“I paint myself because I’m so often alone and because I am the subject I know best,” Frida Kahlo. Born and raised in Mexico to a German father and a Pacific Islander mother, Frida Kahlo (1907-1954) has become known for her self-portraiture and her unique painting style. Combining elements of traditional Mexican folk art, she studies every detail of her physique and transcends normalised structures of beauty.
“I paint myself because I’m so often alone and because I am the subject I know best,” Frida Kahlo.
Born and raised in Mexico to a German father and a Pacific Islander mother, Frida Kahlo (1907-1954) has become known for her self-portraiture and her unique painting style. Combining elements of traditional Mexican folk art, she studies every detail of her physique and transcends normalised structures of beauty.
In her youth, Kahlo showed great academic promise. At the age of 18 she was planning to attend higher education and become a medic, but her fate was rapidly altered after a life-changing traffic accident in which she was hit by a bus.
During her recovery she began to explore art – a childhood hobby which entertained her mind as her body struggled to return to normality. Quickly, she found that her art was a release from her daily struggle and she began to cement her own unique style, teaching herself through experimentation and personal study. Her work didn’t rise to prominence until after her death. In the 1970s her work began to gain public attention and became iconic amongst feminist circles who applaud her exploration of the female experience. Over the last few decades, her works have continued to gain widespread acclaim and appreciation.
Kahlo was considered to be a part of the Mecianidad movement. An arts movement which sought define an identity for Mexico. She is often referred to as a Surrealist.
In 1929 Kahlo wed communist muralist Diego Rivera. Their marriage was tumultuous and in 1939, following a series of affairs on both sides, they divorced, only to remarry again a year later. Their relationship was tempestuous and unpredictable throughout. Kahlo was known to suffer from periods of great depression. Due to injuries sustained in the bus accident, she found herself unable to bear children and suffered a series of devastating miscarriages.
Instead, Kahlo turned her attention to animals and kept a variety of exotic and domestic pets. Amongst them were her pet spider monkeys, gifted by her husband, which she kept in the garden of her home. She was known to refer to them as symbols of the children she was never able to bear.
Of her 143 self-portraits, 55 include Kahlo’s pets. It is as though she saw them as an extension of her own self and being. Spider monkeys are known to have long, spindly legs and arms that look almost disproportionate to their body. Their strange appearance may have reflected Kahlo’s own discomfort with her physical body. Having contracted polio at an early age, she had one leg that was thinner than the other. She used colourful, large skirts to cover the disfigurement.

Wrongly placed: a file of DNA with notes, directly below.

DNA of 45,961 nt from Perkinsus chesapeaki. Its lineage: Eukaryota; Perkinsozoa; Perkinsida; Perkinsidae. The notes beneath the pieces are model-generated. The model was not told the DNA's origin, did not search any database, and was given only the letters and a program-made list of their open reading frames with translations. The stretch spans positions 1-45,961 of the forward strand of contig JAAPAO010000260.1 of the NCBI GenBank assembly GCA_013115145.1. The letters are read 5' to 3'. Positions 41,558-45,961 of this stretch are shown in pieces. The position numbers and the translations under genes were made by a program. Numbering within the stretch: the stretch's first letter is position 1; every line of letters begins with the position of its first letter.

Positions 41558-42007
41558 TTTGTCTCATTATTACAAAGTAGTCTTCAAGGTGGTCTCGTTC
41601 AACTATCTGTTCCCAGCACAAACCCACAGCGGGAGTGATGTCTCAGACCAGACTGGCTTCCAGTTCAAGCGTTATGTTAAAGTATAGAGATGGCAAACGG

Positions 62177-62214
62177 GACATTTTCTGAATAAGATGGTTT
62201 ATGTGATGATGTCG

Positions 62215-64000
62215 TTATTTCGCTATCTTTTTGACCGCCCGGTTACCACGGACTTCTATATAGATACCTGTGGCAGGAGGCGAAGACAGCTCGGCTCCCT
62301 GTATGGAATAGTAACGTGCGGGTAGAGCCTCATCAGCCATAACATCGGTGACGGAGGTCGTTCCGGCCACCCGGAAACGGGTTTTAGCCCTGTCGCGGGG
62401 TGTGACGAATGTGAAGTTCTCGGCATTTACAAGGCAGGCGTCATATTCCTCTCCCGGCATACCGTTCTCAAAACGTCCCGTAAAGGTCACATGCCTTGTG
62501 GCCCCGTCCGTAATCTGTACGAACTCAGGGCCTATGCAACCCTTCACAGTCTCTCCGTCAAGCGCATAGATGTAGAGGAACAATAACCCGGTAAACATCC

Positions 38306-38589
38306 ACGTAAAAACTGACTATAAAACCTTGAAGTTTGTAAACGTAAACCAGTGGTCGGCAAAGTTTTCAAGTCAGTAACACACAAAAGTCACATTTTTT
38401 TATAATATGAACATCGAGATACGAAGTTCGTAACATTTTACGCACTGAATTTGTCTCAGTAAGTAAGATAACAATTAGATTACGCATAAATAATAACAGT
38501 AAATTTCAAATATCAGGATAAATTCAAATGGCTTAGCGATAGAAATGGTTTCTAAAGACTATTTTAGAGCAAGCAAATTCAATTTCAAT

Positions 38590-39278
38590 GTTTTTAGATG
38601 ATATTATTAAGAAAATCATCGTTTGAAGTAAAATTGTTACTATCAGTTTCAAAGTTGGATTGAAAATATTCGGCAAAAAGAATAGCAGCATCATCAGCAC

Kahlo doted on her pet monkeys. In her self-portraits, they are often shown sitting close to her, physically enfolding or grasping her in some way. They appear to be protective, friendly and gentle.
In many cultures, monkeys are used to symbolise lascivious, or primal behaviour. They are a mirror image of man, reminding him of his animal nature and close proximity to the natural world. Through monkeys, man sees his own connection to the animal kingdom with its uncontrollable, primal urges. In renaissance art, fettered monkeys were often used to symbolize men who are entrapped or bound by their desires.
In Kahlo’s paintings, monkeys do not appear in this way. They are more gentle, child-like and tender. Partially due to their wild natures, monkeys are often associated with fertility or lust in Mexican mythology. Kahlo’s trust and connection with her pets may have been in part due to her own feelings of inadequacy and frustration around her inability to carry to children. One of the reasons feminists celebrate Kahlo’s work is her unabashed claim to her own sexuality. She was not afraid to acknowledge her own sexual feelings or desires.
In Kahlo’s painting, the monkeys appear loyal. It feels as though Kahlo is connected with the creatures in some way. There is a bond there. Never the less, the monkeys also often appear by Kahlo’s shoulder or back, reflecting the image of a ‘monkey on your back’, a phrase commonly used to describe a problem or burden of some kind. With their association with animal nature, disfigured or primal humanity and lascivious primal urges, Kahlo may have felt at once supported by and burdened by her connection to her animal ancestors.
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